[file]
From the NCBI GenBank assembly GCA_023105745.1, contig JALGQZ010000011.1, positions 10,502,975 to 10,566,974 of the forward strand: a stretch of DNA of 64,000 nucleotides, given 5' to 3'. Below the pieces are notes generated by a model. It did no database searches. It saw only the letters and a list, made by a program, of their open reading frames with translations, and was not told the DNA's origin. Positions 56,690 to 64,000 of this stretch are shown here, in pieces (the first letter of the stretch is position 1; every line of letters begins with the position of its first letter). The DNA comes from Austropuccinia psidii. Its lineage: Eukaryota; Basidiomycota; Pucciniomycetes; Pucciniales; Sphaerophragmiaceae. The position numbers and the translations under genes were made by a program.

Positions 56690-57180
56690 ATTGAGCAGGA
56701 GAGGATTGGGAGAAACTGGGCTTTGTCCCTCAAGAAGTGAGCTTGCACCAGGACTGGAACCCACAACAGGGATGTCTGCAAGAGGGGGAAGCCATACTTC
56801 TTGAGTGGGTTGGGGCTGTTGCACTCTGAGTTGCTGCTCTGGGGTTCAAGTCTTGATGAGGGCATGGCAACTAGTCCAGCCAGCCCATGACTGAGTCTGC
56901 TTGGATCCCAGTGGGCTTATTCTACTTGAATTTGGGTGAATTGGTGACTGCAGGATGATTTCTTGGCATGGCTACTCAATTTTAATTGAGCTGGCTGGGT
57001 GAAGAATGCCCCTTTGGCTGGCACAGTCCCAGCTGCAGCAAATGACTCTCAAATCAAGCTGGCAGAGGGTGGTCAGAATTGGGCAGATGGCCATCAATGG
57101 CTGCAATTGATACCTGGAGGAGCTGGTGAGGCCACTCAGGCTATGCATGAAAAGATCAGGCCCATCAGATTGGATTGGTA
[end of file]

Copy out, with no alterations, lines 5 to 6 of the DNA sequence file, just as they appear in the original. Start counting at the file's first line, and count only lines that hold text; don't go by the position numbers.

56801 TTGAGTGGGTTGGGGCTGTTGCACTCTGAGTTGCTGCTCTGGGGTTCAAGTCTTGATGAGGGCATGGCAACTAGTCCAGCCAGCCCATGACTGAGTCTGC
56901 TTGGATCCCAGTGGGCTTATTCTACTTGAATTTGGGTGAATTGGTGACTGCAGGATGATTTCTTGGCATGGCTACTCAATTTTAATTGAGCTGGCTGGGT